After my parents had both died (when I was 47), I found passionate letters and photographs dating from the Second World War that told a very different story about their attitudes when young. Perhaps I sensed the undertow that informed their marriage, and writing about earlier generations has been my way of trying to work it out.
The prim and proper 1950s seemed to reset the sexual clock back to Edwardian double standards, and wartime liberality in the face of imminent death was quickly shuffled back under the carpet. Now I wish my mother had been alive to see my book published, as I realise she would not have been shocked at all.
Far worse than hypocrisy to me is the sterile Noughties take on sex – that it has the same emotional weight as a game of tennis, with orgasm rather than straight sets as the goal. I sometimes try to work out what market force is driving this sickly dumbing down of Eros, this bossy and unattractive blunting of his exquisitely painful arrow with a nubbly rubber sucker.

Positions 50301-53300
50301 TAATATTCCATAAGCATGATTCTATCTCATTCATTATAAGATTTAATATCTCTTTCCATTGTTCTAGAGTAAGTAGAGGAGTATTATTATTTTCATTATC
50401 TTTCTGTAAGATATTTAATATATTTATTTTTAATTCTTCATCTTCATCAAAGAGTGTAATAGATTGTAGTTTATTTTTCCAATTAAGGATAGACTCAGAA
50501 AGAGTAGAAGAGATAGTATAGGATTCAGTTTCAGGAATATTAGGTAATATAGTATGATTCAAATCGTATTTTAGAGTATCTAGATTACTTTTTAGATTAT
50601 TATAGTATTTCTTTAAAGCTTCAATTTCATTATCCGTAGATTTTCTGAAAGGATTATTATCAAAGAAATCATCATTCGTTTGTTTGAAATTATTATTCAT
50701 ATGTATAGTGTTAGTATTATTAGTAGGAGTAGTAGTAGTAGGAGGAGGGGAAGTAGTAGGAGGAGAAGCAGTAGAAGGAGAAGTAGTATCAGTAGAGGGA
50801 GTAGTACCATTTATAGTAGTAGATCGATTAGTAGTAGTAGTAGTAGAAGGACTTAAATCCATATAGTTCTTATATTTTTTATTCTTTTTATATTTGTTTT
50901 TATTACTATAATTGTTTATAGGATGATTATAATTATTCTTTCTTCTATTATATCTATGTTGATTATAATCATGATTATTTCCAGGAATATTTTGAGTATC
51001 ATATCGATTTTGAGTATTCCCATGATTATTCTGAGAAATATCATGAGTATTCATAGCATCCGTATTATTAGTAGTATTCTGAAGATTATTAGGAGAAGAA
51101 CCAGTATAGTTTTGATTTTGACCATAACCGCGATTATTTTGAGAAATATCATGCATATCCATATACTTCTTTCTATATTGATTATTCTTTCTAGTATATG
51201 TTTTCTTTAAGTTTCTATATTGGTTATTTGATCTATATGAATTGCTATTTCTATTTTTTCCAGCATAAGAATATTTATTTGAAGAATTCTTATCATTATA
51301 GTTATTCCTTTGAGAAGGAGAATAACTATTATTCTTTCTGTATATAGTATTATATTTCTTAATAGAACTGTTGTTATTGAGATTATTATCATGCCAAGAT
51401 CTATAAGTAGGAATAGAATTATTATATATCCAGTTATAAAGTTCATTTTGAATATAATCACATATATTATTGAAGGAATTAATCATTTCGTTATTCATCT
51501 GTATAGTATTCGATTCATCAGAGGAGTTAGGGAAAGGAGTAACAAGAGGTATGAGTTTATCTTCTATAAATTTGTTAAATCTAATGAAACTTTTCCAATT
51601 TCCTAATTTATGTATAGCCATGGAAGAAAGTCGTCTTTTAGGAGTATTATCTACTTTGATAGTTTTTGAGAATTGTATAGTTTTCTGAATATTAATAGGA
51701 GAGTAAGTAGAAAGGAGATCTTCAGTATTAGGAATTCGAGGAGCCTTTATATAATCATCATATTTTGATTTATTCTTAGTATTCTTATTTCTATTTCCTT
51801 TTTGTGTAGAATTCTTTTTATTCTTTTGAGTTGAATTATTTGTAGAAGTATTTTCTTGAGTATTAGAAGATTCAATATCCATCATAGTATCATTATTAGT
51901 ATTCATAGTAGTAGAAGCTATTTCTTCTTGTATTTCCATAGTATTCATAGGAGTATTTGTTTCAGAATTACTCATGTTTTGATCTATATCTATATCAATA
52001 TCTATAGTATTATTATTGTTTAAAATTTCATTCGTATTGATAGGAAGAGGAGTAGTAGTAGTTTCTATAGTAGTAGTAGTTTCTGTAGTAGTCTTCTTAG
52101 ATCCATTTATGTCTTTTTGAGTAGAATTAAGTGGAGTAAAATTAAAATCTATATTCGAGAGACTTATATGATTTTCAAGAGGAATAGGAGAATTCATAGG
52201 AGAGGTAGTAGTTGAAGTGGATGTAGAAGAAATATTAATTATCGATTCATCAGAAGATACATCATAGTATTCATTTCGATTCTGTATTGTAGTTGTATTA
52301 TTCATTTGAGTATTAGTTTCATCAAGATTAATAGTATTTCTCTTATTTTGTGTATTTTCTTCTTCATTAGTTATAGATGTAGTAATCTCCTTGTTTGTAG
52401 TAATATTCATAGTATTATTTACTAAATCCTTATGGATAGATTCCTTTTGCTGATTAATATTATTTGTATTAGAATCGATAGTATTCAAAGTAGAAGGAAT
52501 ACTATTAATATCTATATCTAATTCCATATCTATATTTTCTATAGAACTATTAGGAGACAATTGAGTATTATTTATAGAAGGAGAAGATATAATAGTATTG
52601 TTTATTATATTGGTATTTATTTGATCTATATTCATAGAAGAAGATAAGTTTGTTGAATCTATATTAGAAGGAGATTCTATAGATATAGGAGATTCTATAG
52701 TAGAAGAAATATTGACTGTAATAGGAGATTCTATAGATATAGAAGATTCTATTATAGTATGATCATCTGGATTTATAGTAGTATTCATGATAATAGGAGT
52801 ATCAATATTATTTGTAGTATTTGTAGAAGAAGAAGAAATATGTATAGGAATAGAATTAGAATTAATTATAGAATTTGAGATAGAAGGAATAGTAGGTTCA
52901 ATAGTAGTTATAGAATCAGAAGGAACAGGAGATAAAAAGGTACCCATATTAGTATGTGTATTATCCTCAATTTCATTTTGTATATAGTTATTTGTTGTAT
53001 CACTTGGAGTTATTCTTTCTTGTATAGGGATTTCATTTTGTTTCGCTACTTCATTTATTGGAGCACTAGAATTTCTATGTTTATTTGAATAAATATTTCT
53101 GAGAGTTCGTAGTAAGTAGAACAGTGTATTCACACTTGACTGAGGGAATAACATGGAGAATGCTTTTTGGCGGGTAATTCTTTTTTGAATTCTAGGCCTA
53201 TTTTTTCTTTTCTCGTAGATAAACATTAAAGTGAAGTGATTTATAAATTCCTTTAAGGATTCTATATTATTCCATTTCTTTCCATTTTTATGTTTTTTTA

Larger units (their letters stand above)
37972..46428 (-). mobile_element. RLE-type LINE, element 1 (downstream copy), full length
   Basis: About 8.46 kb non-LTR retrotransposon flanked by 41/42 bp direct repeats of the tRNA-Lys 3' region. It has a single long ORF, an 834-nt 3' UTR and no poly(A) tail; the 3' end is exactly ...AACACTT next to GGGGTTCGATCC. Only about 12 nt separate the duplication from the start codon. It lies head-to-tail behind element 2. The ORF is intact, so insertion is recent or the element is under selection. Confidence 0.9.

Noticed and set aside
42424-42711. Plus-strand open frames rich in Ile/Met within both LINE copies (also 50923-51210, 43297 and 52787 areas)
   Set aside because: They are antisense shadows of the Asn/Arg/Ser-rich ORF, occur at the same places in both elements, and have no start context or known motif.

Sex is sold to the young as a supposedly consequence-free activity in a thousand flavours and textures, but free from the wild, driving emotional life force that gives it meaning. What about intimacy? What about the human life that may (or may not) begin? What about a thousand ships? What about crimes of passion (still with us)? No one kills each other or chases each other across the globe for a game of tennis.